Israel's Netta wins Eurovision 2018. (AP/Armando Franca) (AP/Armando Franca)
Netta Barzilai

Israel’s unconventional Netta Barzilai, who won the Eurovision Song Contest with her hit “Toy,” declared, “I love my country. Next time in Jerusalem!” The timing was perfect – it was Jerusalem Day, and Israelis were already celebrating the 51st anniversary of the reunification of the city.

By: AP and United with Israel Staff

Israel’s unconventional Netta Barzilai won this year’s Eurovision Song Contest with a catchy techno dance tune about women’s empowerment.

The timing could not have been better. Israelis were already celebrating Yom Yerushalayim – Jerusalem Day, the 51st anniversary of the reunification of the city during the 1967 Six Day War – when the win was announced at 2 a.m. Sunday. Cheering and dancing broke out in the streets of Jerusalem and Tel Aviv, two cities that never sleep.

The 25-year-old beat out competition from 42 other countries’ performers Saturday to claim the music extravaganza’s annual crown at the Grand Final with her song “Toy.”

There was a strong field of contestants at this year’s event in Lisbon, Portugal, which was watched by an estimated 200 million people. The votes coming in live from the capitals of participating countries delivered a tense finale, with Israel gripped in a tight, five-way race with Cyprus, Austria, Sweden and Germany.

Barzilai eventually racked up 529 points, compared with 436 for runner-up Cyprus with “Fuego” by Eleni Foureira, and 342 for third-place Austria with Cesar Sampson’s “Nobody But You.”

Barzilai, with her Asian-themed show in red and yellow and her dancers doing funky chicken moves, was jubilant.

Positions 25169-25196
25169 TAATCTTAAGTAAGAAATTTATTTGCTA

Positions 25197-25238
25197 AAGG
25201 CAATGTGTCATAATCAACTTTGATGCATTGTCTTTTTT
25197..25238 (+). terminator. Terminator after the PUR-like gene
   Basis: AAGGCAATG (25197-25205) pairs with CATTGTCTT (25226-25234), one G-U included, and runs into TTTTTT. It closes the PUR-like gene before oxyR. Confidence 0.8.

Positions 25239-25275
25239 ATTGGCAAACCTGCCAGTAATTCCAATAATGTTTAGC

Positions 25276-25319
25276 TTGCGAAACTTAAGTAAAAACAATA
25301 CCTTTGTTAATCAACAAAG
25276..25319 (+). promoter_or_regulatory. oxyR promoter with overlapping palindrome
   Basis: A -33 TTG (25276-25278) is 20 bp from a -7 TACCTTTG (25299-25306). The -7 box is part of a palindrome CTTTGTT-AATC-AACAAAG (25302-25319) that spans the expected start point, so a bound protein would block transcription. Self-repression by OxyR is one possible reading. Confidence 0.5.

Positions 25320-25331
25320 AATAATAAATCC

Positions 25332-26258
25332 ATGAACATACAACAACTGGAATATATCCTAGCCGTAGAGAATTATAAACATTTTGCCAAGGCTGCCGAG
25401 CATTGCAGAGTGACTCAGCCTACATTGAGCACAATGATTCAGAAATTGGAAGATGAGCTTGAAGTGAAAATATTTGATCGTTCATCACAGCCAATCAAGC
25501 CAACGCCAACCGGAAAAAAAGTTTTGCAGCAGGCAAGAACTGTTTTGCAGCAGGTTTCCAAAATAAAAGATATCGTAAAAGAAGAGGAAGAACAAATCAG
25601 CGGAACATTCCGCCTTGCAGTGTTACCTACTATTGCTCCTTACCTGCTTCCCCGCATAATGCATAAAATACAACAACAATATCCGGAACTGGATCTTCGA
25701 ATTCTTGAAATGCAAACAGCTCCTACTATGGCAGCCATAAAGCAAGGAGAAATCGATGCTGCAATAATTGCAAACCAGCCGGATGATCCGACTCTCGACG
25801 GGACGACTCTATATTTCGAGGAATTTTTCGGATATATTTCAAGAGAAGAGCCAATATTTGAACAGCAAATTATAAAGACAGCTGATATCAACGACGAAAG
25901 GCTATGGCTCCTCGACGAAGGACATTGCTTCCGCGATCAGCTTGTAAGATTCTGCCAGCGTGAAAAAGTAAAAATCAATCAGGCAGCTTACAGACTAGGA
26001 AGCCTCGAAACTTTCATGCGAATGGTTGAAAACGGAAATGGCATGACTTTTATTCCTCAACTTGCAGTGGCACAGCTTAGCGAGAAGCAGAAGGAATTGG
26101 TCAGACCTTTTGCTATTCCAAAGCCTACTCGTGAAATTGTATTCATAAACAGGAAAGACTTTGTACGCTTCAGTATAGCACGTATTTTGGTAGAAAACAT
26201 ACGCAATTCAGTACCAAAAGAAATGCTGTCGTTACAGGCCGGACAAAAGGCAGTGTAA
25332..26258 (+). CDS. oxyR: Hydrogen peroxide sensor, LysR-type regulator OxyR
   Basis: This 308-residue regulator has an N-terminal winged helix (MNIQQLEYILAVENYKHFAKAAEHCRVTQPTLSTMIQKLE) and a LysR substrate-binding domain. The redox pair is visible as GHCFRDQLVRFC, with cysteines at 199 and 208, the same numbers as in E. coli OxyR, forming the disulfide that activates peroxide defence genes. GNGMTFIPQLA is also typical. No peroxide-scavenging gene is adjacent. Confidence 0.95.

“I’m happy people chose something different. It’s refreshing,” she said. “I believe authenticity (shows) through.”

Her win — Israel’s fourth and first since 1998 — means her country hosts next year’s Eurovision Song Contest.

‘Next time in Jerusalem!’

“Next time in Jerusalem!” Barzilai shouted to the audience as she picked up her award. “I love my country…There is nothing like an Israeli party. You will find out next year.”

Speaking to Israel Radio after he victory, she said she looked forward to the world seeing “the Israeli carnival” when Jerusalem hosts the contest.

People will see “how wonderful we are. What a vibe we have. Best people… the best place in the world,” she said.

The international contest began as a competition between European countries, but its huge popularity has led to the inclusion of Israel and Australia among the performers.

Barzilai, known more usually as Netta, has a witty and endearing personality. Before the Grand Final, her song had already racked up more than 20 million views on Eurovision’s YouTube channel.

In “Toy,” Netta makes funny noises, including a clucking sound like a chicken and barely decipherable words, and uses a looping machine and synthesizer.

The lyrics say, “I’m not your toy, You stupid boy, I’ll take you down.”

Portugal came last, with 39 points.

Thousands of Israelis took to the streets Saturday night in Jerusalem and Tel Aviv to celebrates the country’s victory.

The event was organized by the European Broadcasting Union, an alliance of public service broadcasters. In each participating country, a jury and viewers award between one and a maximum 12 points to their favorite songs. Those votes are combined to give each country a single score.

BDS Failure

Netta’s decisive victory was achieved despite a BDS (Boycott, Divestment and Sanctions) campaign to have Netta fail. Anti-Israel activists had called on European residents to boycott the Israeli song and award it zero points.

The campaign’s Facebook page, titled “Eurovision boycott of Israel – ZERO points to the song of Israeli Apartheid,” made the outrageous claim that Barzilai, who served in the Israeli navy’s choir in 2014, sang to soldiers who later participated in a nonexistent “massacre” of Gazan children during Operation Protective Edge.

The campaign also called on the European Broadcasting Union (EBU) to expel the Israeli Public Broadcasting Corporation, which they allege is “deeply complicit in Israel’s oppression of the Palestinian people.”

The campaign gained a mere few hundred supporters, making its effect negligible.

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